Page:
STATEN ISLAND, N.Y. – A sergeant with the New York City Police Department was found dead inside his Staten Island home on Saturday.

Police are saying that the officer’s death appeared to be a suicide.

The New York Post reported that the veteran officer had been found at his residence with a self-inflicted gunshot wound at around 2 p.m. on Saturday afternoon.

The sergeant serves as a transit cop in Brooklyn and was off-duty at the time of his death. When he didn’t show up for his shift, his coworkers became concerned. They dispatched over to his Staten Island home and in the early afternoon, where they discovered the tragic scene inside the Richmondtown residence.


Authorities say that the officer was 30-years-old, having served on the force for eight years.

The off-duty sergeant becomes the fifth NYPD officer to take his own life just this summer alone, and the seventh within the department so far this year.

“We have to figure out how to save our own lives.”

The NYPD addressed the painful situation on Saturday afternoon.

“The tragic news today that another member of the NYPD has been lost to suicide breaks our hearts, and is a deep sorrow felt by all of New York City,” Police Commissioner James O’Neill said.

“To every member of the NYPD, please know this: it is okay to feel vulnerable. It is okay if you are facing struggles,” he said. “And it is okay to seek help from others. You may not know this, and it may be hard to imagine, but you are not out there all by yourself.”

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Over 100 members of the law enforcement community have taken their own lives this year.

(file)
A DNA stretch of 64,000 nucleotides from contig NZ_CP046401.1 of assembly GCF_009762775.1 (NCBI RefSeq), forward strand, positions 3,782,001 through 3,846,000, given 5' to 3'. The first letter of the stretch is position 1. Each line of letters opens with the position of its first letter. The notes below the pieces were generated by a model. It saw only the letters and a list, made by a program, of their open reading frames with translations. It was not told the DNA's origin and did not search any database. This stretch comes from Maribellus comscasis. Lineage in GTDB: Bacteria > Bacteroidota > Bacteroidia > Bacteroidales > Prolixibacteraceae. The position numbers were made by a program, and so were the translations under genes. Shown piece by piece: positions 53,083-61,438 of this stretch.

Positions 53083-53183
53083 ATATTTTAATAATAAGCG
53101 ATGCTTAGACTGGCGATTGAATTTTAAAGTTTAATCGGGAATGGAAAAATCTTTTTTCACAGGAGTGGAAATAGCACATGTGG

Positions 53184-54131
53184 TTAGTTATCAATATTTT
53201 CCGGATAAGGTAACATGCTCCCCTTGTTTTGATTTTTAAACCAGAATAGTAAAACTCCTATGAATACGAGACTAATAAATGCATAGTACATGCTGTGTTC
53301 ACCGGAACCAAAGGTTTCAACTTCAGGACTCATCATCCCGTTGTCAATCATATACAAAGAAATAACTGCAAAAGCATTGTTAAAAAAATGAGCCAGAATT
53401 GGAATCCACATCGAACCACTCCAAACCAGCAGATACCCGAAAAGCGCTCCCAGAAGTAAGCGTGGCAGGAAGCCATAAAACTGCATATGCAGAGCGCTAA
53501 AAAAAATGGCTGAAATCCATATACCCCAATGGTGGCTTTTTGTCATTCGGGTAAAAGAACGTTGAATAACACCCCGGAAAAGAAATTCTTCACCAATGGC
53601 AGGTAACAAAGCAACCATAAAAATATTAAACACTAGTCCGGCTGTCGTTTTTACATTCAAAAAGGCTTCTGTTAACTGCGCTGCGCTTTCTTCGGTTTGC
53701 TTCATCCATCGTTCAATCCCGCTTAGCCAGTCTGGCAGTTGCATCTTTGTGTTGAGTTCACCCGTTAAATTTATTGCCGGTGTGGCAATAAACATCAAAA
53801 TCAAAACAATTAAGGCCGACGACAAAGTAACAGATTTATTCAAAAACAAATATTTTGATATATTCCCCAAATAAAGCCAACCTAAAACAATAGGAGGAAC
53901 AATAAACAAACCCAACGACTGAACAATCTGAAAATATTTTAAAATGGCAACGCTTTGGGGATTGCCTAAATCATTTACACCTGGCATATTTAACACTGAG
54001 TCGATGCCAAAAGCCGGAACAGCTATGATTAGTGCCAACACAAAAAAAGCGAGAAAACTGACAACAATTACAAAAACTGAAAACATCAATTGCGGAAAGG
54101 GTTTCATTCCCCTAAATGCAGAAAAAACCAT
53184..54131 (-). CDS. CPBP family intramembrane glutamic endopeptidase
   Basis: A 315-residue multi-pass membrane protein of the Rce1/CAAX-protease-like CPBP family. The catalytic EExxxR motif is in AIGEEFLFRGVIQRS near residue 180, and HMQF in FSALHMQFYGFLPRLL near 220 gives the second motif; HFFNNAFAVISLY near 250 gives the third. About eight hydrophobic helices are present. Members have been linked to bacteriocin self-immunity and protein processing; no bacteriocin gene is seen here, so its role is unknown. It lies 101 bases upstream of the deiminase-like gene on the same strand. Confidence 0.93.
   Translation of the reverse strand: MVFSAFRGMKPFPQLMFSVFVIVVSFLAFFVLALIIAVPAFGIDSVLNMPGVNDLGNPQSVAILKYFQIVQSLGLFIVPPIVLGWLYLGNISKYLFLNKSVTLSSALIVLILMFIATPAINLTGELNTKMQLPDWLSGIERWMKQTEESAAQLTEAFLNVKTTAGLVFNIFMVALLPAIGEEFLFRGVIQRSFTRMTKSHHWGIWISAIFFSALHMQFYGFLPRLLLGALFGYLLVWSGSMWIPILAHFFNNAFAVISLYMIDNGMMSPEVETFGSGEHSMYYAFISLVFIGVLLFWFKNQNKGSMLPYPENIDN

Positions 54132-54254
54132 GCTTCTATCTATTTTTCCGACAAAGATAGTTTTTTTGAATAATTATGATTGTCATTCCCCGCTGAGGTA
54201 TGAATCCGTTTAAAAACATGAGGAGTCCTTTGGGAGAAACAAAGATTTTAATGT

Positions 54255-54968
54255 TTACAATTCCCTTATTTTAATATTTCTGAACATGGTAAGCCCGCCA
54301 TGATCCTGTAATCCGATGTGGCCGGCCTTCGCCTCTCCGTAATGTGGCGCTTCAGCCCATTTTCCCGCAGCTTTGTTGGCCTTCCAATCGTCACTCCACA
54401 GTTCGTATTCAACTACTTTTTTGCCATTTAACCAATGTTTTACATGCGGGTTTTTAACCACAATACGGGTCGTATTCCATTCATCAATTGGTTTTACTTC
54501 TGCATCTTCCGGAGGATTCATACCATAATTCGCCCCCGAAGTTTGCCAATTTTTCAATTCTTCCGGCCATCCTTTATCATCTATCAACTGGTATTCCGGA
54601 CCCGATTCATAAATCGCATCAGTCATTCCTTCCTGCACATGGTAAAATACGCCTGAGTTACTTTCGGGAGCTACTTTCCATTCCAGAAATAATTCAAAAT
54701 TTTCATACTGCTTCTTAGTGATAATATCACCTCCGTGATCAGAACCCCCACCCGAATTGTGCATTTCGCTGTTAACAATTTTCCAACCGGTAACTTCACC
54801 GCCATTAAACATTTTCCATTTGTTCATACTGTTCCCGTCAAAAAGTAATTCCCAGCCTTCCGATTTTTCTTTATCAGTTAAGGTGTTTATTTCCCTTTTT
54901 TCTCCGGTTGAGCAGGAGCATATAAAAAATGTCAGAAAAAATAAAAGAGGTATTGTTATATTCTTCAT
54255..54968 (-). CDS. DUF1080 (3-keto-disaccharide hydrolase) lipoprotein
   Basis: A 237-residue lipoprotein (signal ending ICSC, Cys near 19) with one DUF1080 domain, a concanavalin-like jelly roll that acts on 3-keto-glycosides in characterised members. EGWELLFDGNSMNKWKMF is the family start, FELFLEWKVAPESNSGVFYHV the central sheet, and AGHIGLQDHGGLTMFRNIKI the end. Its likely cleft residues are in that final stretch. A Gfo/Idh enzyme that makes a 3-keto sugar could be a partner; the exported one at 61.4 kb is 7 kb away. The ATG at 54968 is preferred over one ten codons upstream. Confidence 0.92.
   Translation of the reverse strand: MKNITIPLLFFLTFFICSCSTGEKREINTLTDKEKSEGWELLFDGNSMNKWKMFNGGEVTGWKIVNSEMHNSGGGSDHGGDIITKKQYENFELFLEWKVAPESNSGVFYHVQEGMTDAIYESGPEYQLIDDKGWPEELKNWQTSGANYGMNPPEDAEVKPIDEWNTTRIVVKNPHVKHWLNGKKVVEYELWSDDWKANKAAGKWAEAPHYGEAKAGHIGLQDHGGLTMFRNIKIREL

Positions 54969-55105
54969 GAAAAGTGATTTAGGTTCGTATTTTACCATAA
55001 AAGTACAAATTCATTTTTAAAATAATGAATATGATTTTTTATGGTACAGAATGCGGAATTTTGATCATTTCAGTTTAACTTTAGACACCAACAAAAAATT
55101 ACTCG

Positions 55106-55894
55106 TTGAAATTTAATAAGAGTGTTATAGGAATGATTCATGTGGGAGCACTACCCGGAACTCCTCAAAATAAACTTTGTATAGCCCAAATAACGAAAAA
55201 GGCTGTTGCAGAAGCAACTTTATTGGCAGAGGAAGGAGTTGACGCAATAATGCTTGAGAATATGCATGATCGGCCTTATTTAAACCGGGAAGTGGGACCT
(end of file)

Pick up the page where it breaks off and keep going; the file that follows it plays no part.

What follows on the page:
Department Chief Terrence Monahan commented on the tragedies inside the Blue Family.

“We’re looking at what we can do as an agency. How we can handle this better. How we can help out people. Cops run out day in and day out and save people’s lives that they don’t know. We have to figure out how to save our own lives.”


NYC Mayor Bill de Blasio issued a statement following the announcement of the officer’s death.

“I want to say as loudly and clearly as I can: it is okay to ask for help. If you or a loved one is in need: ask. Your whole city stands in support of you ready to answer the call,” de Blasio’s statement read.

Our brothers and sisters are in pain… and we need to do something to address the problem before it’s allowed to continue. No one fights alone.


The NYPD has suggested that anyone suffering reach out to Police Officers Providing Peer Assistance (POPPA) or the Employee Assistance Unit and the Chaplains Unit. Officers usually feel as though they cannot contact their own department in a time of crisis due to career backlash, shame and stigma behind it. 

The SBA has urged officers in pain to reach out directly to them in order to get help but remain anonymous.


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